Today’s iPhone sport more computing power than high priced, high-powered, cabinet filling computers had just a decade ago. We can shoot and edit videos, compose music, interact with virtual objects, play games against opponents anywhere in the world all while taking a call or video chatting with friends. Our phones alert us when a child is lost, warn us when tornadoes approaches, defend us when we are threatened, entertain us when we are bored. Our phones can record our interactions with law enforcement, spread conspiracy theories and bring secrets and inadequacies to light, and promote both truths and lies with equal measure. And we can do it all in real time, in high resolution, and with high quality wireless sound.
Back in 1978 I bought my first computer, a TRS-80 Model 1. I worked part-time at a local Radio Shack for 6 months to save enough to buy it. When I brought it home my wife and neighbors all asked me the same question, “What good is it?” Back then a 25” color TV and a touch-tone landline phone was the epitome of consumer electronics. My answer to their question was that the clunky set of hardware sitting on my dining room table was the future. Looking at my iPhone 11 now, even I couldn’t imagine then how true that statement was.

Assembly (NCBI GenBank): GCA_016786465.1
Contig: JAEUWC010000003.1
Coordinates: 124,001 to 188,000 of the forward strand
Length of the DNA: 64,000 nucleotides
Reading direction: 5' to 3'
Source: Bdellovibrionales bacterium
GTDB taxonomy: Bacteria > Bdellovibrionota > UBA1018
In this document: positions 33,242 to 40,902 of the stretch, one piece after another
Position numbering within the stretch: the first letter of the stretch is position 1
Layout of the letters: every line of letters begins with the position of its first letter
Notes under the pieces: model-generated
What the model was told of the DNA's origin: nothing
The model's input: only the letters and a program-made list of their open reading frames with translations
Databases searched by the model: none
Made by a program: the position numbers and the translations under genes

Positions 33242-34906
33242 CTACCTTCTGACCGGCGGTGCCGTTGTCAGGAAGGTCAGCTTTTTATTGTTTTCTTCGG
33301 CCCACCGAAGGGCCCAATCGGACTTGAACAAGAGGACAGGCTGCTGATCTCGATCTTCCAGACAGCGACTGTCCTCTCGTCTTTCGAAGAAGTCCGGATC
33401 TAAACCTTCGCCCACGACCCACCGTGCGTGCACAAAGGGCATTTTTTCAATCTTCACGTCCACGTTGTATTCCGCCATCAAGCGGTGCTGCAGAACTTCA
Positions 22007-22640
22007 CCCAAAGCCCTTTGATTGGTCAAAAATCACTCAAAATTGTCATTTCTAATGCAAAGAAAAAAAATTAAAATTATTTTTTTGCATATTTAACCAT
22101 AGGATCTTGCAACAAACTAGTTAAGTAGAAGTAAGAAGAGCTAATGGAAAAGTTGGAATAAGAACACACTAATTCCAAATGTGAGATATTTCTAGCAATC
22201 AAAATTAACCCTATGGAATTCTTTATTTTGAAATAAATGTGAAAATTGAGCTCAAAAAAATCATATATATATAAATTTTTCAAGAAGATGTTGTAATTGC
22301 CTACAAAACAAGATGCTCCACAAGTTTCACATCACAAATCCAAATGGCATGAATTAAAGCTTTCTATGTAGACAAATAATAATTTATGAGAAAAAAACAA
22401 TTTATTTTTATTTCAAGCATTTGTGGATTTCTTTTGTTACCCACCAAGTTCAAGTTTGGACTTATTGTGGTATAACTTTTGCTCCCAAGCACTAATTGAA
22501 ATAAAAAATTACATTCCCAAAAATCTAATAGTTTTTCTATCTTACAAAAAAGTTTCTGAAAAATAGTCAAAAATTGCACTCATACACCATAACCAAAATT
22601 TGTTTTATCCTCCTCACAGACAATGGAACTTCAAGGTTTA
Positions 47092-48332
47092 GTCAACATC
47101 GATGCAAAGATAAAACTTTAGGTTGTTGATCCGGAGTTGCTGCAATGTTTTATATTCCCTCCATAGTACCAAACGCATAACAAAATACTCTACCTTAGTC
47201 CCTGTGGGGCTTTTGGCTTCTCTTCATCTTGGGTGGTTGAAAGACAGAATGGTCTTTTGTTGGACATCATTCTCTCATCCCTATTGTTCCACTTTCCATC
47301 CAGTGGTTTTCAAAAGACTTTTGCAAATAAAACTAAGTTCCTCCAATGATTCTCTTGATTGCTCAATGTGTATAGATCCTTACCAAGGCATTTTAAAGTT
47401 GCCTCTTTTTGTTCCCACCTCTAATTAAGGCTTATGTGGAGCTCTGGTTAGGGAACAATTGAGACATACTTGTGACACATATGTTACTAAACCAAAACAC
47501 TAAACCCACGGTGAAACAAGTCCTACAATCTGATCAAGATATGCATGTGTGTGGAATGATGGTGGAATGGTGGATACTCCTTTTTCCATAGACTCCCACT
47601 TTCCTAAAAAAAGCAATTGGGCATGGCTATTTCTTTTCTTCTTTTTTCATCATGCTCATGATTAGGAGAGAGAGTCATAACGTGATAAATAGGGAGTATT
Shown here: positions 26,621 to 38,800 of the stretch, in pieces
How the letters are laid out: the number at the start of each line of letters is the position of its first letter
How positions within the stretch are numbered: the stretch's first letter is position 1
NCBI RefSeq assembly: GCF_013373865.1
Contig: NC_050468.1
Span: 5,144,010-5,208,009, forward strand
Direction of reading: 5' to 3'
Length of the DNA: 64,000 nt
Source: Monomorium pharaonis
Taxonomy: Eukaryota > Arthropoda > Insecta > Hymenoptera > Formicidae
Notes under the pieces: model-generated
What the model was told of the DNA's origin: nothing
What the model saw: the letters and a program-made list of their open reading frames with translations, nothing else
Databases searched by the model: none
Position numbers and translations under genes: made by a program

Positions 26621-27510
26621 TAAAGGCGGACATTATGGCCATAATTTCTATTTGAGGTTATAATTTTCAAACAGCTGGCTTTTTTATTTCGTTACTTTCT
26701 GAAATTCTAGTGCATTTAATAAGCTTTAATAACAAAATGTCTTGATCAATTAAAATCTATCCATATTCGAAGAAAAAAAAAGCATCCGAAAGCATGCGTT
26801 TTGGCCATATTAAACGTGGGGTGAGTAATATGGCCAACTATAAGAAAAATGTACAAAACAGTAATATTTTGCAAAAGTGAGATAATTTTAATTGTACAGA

Check out Steve Jobs introducing thefirst iPhone in 2007 here
So good to see this, Vern! I’m always smiling as I read your posts. What you share is interesting, and I hear your voice as I read, which I love. I hope you’ve been well and stay well.
Keep the words coming!
I read your post. It was like reading a documentary on technology. I am happy to see that you are home and doing well. I pray your continued good health and safety. Love you my brother.
I stumbled on your Peace Corps post and was riveted. You are so amazingly alive. I am sorry to hear your journey was cut short but what an experience! Hoping to hear more if you feel like sharing.